Over the past 40 years, hydroelectric, agricultural and urban watershed development and changing hydrology have transformed Lake Winnipeg into a highly eutrophic reservoir with annual outbreaks of widespread surface algal blooms, shoreline and net fouling, and concerns with intermittent cyanotoxin production. To provide a better understanding of the magnitude of these changes and the major causes, we examine long-term increases in phytoplankton biomass and shifts in phytoplankton species dominance in the context of both in-lake and watershed processes. We compare phytoplankton and water quality data from early (1969) and recent (1994–2007) lake-wide surveys, and information from paleolimnological analysis of sediment cores and satellite remote sensing. Our results demonstrate a recent and dramatic rise in severe algal blooms and increased dominance of cyanobacteria beginning in the mid-1990s, coincident with a large increase in phosphorous loading to the lake. Distinct increases in sediment core accumulation of nutrients and chlorophyll, cyanobacteria and diatom microfossils coincided with hydroelectric and agricultural development, increased Red R discharge and shifts in water transparency patterns across the lake. There has been a dramatic increase in phytoplankton biomass, accompanied by marked shifts in seasonal community composition. Spring diatoms blooms are of shorter duration and increasingly dominated by more eutrophic diatom taxa while summer blooms show reduced taxonomic diversity and an increased predominance of nitrogen-fixing cyanobacteria. Satellite images showed annual development of vast summer surface blooms, mainly in the north basin, with chlorophyll highest in regions of relatively low suspended sediment concentration and high transparency. There is an increasing dominance of potentially toxic cyanobacteria taxa and high levels of microcystins in nearshore samples of surface blooms. The combined effects of nutrient increases, algal species shifts and toxin production represent a potential threat to the sustainability of ecosystem function and productivity.

Introduction

Lake Winnipeg (LW), Manitoba, is the world's 11th largest lake. Now considered as one of the North American Great Lakes, it is perhaps the one of greatest concern. However, it differs from the five Laurentian Great Lakes (LGLs) in several important ways. It is generally shallower (zmax , south basin = 12 m; zmax , north basin = 18 m) and even in the deeper northern basin most of its surface area corresponds to the LGL zone technically classified as inshore (defined by the 20m isobath; SOLEC, 2008).

With a catchment area ratio approximately 10x larger than even the more eutrophic lower LGLs (Figures 1 and 2), LW is perhaps more vulnerable to increased nutrient loading due to cultural development in, and increased runoff from its watershed (Webster et al., 2008). In fact, it has become more eutrophic in recent years, largely due to the increased nutrient loading from the watersheds of the Red and Winnipeg Rivers (R) which since 1994 have together contributed over 80% of total phosphorous (P) loading to LW (State of the Lakes, SOL 2011, in press). The Red R in particular sustains year-round P concentrations (>200 mg P m−3; Jones and Armstrong, 2001) an order of magnitude higher than the other major tributaries to the lake. Because P concentration in the Red R is positively correlated with discharge a near-doubling of annual runoff due to recent changes in basin precipitation and discharge patterns in the watershed has caused total P loading from this river to more than double since the early 1990s (McCullough et al., 2011 in press).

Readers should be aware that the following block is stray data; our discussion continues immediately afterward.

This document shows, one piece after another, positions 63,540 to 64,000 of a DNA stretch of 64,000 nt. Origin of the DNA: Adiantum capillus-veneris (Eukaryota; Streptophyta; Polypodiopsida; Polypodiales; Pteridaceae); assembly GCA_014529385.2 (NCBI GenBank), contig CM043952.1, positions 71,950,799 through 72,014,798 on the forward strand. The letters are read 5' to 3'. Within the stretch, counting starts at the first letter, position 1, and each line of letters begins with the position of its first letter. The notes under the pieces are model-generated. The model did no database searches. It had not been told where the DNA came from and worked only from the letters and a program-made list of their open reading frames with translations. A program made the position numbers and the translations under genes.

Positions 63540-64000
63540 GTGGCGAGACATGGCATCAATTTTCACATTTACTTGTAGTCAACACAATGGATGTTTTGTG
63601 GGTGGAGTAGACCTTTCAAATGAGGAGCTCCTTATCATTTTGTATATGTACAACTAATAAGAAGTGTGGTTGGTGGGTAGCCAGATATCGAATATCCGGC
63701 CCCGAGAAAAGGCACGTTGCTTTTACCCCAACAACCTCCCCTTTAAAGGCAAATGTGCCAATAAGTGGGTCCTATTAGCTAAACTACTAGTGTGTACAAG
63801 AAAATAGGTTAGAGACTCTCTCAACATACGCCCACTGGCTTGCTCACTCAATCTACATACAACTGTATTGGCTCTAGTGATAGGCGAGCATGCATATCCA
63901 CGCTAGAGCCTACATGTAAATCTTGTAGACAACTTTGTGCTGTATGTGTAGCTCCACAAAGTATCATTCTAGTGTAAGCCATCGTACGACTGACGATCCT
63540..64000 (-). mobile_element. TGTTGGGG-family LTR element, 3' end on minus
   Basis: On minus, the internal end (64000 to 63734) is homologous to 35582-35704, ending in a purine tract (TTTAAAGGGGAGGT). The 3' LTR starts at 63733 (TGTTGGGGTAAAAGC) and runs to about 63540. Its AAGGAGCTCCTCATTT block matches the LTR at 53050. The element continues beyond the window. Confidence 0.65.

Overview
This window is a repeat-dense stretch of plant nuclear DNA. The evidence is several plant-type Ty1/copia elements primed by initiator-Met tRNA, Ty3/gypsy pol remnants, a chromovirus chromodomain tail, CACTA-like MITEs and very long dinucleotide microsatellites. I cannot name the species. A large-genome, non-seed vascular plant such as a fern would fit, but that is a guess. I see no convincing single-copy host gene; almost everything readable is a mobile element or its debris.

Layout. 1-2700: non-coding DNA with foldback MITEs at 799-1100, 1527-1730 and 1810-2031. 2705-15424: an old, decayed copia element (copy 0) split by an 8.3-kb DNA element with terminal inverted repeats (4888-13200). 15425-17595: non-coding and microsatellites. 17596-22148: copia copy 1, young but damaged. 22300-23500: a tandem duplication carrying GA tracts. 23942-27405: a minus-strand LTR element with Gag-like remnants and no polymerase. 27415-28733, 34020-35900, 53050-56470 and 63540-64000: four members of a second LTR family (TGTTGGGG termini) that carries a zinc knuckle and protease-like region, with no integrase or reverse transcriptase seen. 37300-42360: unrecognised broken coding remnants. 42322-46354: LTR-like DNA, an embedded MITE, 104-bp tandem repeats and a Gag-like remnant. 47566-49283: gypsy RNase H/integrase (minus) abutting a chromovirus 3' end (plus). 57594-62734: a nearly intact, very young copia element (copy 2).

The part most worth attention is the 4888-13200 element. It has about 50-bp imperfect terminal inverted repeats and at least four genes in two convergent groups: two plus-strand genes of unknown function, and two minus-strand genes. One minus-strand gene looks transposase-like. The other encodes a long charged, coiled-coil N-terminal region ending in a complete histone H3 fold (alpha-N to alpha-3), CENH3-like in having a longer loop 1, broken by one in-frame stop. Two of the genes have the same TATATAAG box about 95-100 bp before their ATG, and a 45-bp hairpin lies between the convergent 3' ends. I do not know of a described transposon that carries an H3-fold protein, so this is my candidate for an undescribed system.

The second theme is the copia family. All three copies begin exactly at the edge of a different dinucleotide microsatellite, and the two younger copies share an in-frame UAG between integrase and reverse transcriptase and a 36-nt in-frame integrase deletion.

Along with nutrients, the Red R also delivers a constantly high input of suspended sediment, so that although P and nitrogen (N) are highest in the south basin, the phytoplankton assemblage there is limited by low light in the water column from fully exploiting these resources. Sediment deposition occurs as water moves northward through the lake, so that there is more light (as indicated by higher Secchi depth readings; Salki et al., 2006) and consequently higher productivity in the north basin. This manifests as widespread surface blooms which have increased both frequency and severity in the north basin since the mid-1990s. These blooms are dominated by filamentous, heterocyst-bearing cyanobacteria taxa, which fix significant levels of atmospheric nitrogen each summer, fuelled by light and the high ambient P concentrations (Hendzel et al. 2006). Thick windblown mats and scums of this bloom material have fouled beaches and recreational areas in recent years, attracting media and public attention. Of greater concern are high levels of cyanotoxins that have been measured in several surveys since 1999 (SOL, 2011, in press).